First of June

Bumbly on Verbena bonariensis

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The first Crepe Myrtle blossoms have opened on median strip trees near our home.  It surprised me to see their pink fluffiness in the upper reaches of these trees which so recently sported only bare branches.

It still feels like witnessing a miracle to watch the annual progression of leaf and blossom, a miracle which still thrills me.

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Oakleaf Hydrangea, showing the first tint of pink in its blossoms.

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I was chasing two does out of our garden this afternoon, when I noticed a new soft blueness from the corner of my eye.  Looking more closely, freshly opened mop-head Hydrangea flowers came into focus in the depths of our shrub border.  These were well hidden, out of reach of hungry mouths scavenging for any greenery not lately coated in Repels-All.

The nearby buds of a  R. ‘John Paul II’ were gone.  We’ve had days of rain lately, so no use worrying too much over what’s been nabbed.  We’ve done our best.

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Our flowering carrots have proven very satisfying.

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But my day’s ‘to-do’ list is still not done.  I’ll head back out to the garden at dusk to spread what’s left of our bag of MilorganiteMaybe that will discourage further trespass.

It’s impossible to remain grumpy for long, when in the garden.  For every hoof print or buzzing bitey, there are a dozen newly opened flowers to enjoy.

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We stopped to enjoy this Zebra Swallowtail feeding on milkweed while in Gloucester yesterday.

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It is fabulous to watch our summer garden finally unfold.  The first Canna flowers opened today, too, and the first vibrant spikes of Liatris are showing color.  Everywhere I look, there is something new to discover and to enjoy.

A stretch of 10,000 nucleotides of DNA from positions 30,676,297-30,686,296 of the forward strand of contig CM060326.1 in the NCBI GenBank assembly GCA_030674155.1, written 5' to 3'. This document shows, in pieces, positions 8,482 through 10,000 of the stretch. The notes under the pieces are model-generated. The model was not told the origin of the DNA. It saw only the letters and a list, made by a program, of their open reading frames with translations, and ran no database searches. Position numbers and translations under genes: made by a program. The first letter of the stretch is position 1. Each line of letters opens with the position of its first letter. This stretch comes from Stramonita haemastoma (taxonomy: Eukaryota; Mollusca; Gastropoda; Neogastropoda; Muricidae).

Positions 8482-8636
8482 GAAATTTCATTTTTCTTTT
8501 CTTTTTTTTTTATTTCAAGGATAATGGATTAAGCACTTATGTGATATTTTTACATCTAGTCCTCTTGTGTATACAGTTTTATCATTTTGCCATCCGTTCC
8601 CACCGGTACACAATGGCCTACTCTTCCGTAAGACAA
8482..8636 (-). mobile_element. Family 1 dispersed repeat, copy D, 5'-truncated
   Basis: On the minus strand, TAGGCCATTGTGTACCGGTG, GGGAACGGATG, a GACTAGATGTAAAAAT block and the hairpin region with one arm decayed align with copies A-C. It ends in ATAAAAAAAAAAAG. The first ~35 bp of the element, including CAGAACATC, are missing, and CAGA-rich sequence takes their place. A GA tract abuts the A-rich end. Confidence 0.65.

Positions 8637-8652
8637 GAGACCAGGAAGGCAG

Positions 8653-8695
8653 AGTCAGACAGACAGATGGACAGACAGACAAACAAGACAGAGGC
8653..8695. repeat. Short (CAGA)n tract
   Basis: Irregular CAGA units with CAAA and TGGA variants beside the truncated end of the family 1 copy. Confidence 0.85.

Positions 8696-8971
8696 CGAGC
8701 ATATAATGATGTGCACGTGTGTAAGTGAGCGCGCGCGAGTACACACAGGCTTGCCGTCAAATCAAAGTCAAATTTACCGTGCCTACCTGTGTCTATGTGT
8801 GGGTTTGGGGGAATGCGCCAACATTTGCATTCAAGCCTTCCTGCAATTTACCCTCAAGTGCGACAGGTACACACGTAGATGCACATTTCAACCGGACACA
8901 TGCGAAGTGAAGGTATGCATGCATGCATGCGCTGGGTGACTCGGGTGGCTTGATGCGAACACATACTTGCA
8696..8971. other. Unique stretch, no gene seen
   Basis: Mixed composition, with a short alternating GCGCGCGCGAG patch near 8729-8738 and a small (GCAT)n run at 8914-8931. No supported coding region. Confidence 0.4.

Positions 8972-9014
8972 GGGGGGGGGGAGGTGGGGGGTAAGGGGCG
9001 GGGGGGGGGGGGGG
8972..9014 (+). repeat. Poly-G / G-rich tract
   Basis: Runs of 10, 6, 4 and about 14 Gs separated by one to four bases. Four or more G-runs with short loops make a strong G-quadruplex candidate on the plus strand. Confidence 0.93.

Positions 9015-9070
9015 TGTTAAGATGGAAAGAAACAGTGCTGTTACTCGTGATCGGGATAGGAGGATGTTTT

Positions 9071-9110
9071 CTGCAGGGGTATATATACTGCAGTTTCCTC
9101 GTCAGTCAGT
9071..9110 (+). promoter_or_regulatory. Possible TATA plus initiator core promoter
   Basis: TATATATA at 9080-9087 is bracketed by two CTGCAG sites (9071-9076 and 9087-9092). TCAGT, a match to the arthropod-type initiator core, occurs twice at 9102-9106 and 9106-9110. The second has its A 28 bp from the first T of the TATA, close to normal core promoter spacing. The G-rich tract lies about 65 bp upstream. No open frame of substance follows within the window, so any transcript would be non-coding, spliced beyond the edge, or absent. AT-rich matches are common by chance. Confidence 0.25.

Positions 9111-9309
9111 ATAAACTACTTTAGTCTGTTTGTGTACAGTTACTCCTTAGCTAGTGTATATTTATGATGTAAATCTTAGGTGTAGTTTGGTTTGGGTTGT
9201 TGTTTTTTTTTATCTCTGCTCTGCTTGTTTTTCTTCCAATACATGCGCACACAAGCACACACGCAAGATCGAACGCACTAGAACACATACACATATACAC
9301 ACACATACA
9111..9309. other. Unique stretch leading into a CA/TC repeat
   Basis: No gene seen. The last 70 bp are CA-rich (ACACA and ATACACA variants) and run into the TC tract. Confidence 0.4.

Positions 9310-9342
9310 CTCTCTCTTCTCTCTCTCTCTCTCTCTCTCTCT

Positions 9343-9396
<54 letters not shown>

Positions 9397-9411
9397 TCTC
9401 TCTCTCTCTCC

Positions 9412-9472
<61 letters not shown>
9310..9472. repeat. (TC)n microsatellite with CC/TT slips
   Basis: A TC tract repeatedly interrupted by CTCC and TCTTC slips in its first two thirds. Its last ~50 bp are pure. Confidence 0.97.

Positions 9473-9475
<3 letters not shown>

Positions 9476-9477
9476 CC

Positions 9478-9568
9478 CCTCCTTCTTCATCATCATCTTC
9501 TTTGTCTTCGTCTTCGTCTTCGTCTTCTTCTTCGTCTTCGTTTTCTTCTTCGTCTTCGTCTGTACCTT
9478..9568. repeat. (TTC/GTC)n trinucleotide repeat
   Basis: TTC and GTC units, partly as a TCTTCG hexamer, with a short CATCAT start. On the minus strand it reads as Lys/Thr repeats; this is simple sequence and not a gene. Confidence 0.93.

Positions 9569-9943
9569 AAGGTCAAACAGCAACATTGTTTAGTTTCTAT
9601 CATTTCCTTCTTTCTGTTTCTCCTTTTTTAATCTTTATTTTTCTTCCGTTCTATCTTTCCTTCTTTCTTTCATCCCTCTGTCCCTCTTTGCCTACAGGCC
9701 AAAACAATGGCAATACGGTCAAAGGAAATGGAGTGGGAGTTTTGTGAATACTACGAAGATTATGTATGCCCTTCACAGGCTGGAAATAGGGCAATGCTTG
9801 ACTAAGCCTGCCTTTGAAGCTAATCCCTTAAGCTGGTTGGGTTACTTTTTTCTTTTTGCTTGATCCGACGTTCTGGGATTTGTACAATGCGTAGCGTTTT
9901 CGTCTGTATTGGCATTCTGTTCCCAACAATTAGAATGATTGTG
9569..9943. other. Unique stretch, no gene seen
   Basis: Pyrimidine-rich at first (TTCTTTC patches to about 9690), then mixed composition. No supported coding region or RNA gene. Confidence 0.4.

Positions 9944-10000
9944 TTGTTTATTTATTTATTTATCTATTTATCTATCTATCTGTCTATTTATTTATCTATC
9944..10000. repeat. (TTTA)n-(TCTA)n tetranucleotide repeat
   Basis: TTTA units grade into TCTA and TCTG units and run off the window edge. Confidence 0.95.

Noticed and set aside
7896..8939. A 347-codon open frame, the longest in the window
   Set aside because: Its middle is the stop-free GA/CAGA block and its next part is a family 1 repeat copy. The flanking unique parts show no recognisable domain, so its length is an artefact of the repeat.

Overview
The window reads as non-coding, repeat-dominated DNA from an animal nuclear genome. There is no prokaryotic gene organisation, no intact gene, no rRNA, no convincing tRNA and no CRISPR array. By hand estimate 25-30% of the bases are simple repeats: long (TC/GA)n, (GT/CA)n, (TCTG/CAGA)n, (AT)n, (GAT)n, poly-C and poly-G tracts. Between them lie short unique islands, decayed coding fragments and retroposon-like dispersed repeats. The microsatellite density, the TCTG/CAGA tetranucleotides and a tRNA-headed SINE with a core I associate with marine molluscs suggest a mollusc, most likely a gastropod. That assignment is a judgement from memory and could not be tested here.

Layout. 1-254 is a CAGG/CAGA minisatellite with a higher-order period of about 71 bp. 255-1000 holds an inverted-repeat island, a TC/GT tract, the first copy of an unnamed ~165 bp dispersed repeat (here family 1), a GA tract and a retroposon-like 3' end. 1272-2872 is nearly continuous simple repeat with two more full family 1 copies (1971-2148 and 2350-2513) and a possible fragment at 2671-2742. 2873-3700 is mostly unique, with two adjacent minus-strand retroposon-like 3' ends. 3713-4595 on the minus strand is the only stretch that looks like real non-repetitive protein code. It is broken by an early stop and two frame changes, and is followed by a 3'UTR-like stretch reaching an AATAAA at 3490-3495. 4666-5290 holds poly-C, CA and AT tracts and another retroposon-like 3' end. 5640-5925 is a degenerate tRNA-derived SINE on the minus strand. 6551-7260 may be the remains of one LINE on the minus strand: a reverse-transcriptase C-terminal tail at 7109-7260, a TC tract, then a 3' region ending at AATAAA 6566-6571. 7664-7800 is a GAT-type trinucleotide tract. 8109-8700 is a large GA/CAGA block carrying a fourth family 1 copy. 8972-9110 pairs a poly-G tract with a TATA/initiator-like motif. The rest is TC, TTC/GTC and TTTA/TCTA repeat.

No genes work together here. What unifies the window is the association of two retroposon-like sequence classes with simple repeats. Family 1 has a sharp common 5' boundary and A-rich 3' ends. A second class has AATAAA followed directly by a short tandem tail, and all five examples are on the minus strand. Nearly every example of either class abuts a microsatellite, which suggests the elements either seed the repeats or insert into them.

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First Liatris flower from the bulbs we planted this spring.  Pollinators enjoy these, too.  The feast is spread; where are our butterflies?

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We celebrated this turning towards summer yesterday with a day trip to  Gloucester.  It is a beautiful drive, first of all, along the Colonial Parkway and over the Coleman Bridge.  The York River was alive with small craft.  There’s an active Osprey nest nestled into the bridge’s structure above the control booth, and I always watch for a glimpse of mother or chicks.

We visited at the Bulb Shop and spent a while meditating on the new season’s growth in the Heath’s display gardens.  I’m always studying how they assemble groupings of plants, looking for fresh ideas.

But I was distracted at the Heron Pond, photographing their newly opened water lily blossoms.  There is so much to see, so much to learn, and so much to enjoy.

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Now that their summer stock is marked down by half, I took advantage of the opportunity to try a few new perennials.  I’ll be planting our first ever Kniphofia.  I don’t know how to pronounce it, so we’ll just call them ‘Red Hot Pokers’ and you’ll know what I mean.  This is another perennial I admire growing in huge clumps near the Pacific beaches in Oregon.  Pollinators and butterflies love them , and so I plan to plant a clump in our front garden to see how we like them.

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Daucus carota

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Other than moving the remaining Caladiums out to the garden, our spring planting is about finished.  Now comes the joy of it all, as we sit back and enjoy watching everything grow; and enjoy, even more, sharing it with friends who stop by for a leisurely summer-time visit.

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Calla lily, or Zantedeschia, with Black eyed Susans nearly ready to bloom and starts of Obedient plant given to us by a friend. 

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Woodland Gnome 2017
.
“Bees do have a smell, you know,
and if they don’t they should,
for their feet are dusted
with spices from a million flowers.”

.
Ray Bradbury
~

Allium

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About woodlandgnome

Lifelong teacher and gardener.

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